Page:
Finally, the plants. None of them were made by me—I don’t like doing them, it takes a lot of time and the result will be poor if you are not using things like GrowFX or Speedtree. Thus, I used some models I downloaded for free from various sources. I know for sure that the big banana plant is from Jakub Cech. The small plant below monstera (or swiss cheese plant because of its leaves with holes) and the one behind the window are free samples from Maxtree. I’m a bit of a model hoarder so sometimes it’s a bit hard to keep track of all the sources. Of course, none of them was made for Blender, so just like with other models here, I made shaders myself using the textures they came with.

Shaders

Every time I’m working on a project, I do shading and modelling at the same time for each model in order to have properly set up materials once I’m done with modelling and to have a better understanding of how something looks when properly shaded.

I mostly used materials from Poliigon with the exception of the exterior ivy and the banana leaves (that are not mine anyway), as these were from Megascans. Bathtub and sinks are simple principled BSDF with very low roughness, and to simulate glass I used a glass shader with a light path node that mixes it with transparent shader in order to make them invisible for shadows and diffuse light (no pain with caustics). Also, in order to avoid clipping glass to black when there’s more refraction without increasing light bounces, I used a little trick of swapping the shader to transparent whenever a ray bounces more than 4 times.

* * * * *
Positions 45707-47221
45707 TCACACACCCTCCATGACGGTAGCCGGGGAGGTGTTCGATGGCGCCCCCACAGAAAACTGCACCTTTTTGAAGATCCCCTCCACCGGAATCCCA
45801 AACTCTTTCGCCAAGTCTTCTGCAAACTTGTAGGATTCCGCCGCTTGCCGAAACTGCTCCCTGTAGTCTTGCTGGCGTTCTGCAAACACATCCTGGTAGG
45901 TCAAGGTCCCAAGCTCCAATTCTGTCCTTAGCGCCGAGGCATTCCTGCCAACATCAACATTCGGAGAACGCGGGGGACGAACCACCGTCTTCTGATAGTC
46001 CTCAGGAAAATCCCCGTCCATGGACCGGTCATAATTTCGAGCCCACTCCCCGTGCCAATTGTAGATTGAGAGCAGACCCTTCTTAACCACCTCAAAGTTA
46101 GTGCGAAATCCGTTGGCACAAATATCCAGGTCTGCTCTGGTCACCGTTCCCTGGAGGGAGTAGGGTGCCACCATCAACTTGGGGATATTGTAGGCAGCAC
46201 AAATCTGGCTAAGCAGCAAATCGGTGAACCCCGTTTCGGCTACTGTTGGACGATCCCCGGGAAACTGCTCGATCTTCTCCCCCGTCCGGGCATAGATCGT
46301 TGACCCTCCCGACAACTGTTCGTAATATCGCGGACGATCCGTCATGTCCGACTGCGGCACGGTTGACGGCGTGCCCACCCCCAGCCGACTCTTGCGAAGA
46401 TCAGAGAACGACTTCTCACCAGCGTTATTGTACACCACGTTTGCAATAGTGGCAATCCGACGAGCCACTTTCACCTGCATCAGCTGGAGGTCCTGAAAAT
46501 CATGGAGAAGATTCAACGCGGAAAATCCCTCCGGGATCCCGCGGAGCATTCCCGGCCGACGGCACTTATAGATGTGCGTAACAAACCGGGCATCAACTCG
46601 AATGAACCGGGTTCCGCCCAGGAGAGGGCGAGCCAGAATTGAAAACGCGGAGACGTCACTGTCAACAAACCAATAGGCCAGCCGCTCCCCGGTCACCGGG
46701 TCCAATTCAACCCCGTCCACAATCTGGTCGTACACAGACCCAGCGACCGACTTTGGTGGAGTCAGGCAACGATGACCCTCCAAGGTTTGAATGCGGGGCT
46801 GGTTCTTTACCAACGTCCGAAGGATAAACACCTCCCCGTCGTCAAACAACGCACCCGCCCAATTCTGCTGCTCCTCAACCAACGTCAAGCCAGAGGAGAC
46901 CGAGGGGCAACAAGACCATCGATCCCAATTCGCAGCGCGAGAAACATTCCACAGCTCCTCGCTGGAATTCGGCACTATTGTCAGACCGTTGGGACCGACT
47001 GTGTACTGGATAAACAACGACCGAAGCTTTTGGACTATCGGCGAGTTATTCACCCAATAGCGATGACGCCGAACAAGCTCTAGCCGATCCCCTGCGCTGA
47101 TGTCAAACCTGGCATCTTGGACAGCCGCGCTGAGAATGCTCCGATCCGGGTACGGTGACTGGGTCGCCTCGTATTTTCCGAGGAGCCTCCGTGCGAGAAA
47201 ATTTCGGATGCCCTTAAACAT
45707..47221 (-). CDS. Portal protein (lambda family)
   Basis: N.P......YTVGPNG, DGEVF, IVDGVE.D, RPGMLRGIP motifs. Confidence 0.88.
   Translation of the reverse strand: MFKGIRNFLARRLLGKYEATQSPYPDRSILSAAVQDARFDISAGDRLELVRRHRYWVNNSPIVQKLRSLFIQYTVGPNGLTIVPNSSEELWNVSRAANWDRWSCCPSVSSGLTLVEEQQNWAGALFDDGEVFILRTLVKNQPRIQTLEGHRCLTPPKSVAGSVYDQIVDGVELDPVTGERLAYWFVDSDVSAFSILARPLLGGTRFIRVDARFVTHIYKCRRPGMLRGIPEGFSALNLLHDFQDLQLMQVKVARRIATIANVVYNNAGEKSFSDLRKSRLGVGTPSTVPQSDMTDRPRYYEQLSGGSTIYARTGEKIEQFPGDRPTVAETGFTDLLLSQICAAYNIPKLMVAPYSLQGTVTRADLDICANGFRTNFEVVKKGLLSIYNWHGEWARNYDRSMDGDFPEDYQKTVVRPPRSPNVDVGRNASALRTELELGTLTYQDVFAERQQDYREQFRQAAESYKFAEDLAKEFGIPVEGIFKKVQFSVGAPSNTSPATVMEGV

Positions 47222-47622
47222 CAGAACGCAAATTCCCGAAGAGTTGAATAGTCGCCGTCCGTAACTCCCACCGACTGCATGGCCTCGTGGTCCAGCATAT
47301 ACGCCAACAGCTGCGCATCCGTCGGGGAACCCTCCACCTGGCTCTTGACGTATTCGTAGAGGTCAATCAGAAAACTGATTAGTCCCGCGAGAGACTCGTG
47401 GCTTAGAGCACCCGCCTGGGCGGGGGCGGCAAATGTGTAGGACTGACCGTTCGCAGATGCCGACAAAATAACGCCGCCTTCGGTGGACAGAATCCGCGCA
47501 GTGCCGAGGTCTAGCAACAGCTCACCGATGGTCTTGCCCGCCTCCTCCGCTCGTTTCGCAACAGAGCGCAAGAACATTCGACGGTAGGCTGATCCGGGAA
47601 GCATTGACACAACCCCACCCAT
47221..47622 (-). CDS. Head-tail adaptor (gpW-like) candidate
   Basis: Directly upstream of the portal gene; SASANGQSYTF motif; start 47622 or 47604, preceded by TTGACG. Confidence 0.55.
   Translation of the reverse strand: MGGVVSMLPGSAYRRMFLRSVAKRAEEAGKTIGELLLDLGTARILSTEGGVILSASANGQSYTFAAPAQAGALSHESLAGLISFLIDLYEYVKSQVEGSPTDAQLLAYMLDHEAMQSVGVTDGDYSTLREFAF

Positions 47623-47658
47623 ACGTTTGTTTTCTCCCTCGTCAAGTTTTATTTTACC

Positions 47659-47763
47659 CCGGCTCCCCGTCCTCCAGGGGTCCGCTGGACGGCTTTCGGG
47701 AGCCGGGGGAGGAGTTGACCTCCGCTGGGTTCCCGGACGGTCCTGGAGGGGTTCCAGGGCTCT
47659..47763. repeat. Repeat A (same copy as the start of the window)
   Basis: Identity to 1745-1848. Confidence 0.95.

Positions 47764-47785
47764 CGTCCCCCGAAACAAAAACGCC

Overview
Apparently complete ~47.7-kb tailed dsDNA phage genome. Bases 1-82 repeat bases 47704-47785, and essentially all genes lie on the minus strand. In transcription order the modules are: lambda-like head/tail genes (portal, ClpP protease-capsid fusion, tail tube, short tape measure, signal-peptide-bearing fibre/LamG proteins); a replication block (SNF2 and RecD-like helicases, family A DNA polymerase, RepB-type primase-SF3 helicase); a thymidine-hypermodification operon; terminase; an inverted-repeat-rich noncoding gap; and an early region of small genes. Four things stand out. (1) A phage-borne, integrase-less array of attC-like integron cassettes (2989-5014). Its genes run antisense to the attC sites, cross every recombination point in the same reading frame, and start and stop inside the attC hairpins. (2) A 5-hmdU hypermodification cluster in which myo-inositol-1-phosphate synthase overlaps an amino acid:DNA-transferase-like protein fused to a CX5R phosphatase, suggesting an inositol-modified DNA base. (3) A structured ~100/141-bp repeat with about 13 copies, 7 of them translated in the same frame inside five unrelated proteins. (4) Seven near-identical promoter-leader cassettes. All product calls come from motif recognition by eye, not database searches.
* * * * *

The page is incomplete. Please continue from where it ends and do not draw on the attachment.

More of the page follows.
Originally, the entire back wall was supposed to consist of those white dune tiles exclusively, but I noticed that they were making my chandelier glass invisible due to a lack of contrast. I decided to add some black stone in the centre. Not only did it help with the visibility of my glass balls, but it also added some nice contrast to the middle of the image which helps to draw attention to it. This part is a subdivided plane with a texture from Poliigon and microdisplacement.

The setup of my plants depended on the texture availability. When there are only color and normal maps, I set roughness to something between 0.35 and 0.6 and add translucency by shifting the hue of diffuse texture and giving it half the brightness to respect the energy conservation law. If there is a translucency map, I only halve its value.

For the banana plant pot, I made a custom material in Substance Designer. I also used microdisplacement here because I wanted to give it a more organic look. The soil here is a texture from Texturehaven.

After rendering some previews, I noticed that the window on the left was throwing my exposure off and I couldn’t see what was behind it. To fix it, I used an image plane with transparency. The image was a tree that covered the area (I used an HDRI for lighting) and that fixed the problem.

Rendering

For the main image, I set sampling to 4000 to ensure there was almost no noticeable noise. For other settings, I didn’t touch anything because it looked good enough already. I only set transparency to 10 bounces and transmission to 12 because I wanted the glass to pass more light through without getting dark.

I exported my images in EXR format and post processed them, using Corona Image Editor. There, I extracted details from highlights and tweaked the contrast a bit. I also think Corona Editor has much better glare and bloom compared to Blender’s compositor, and I added those as well. Finally, the png went to Lightroom where I played with some presets, increased clarity, adjusted exposure where needed, and, most importantly, added some film grain which is probably one of the most important ingredients when you want an image to look like a photo.

Final Render

About the Author

Paweł Pęcherzewski, A self-taught 3D artist, using Blender since 2013 with constantly growing passion for architecture.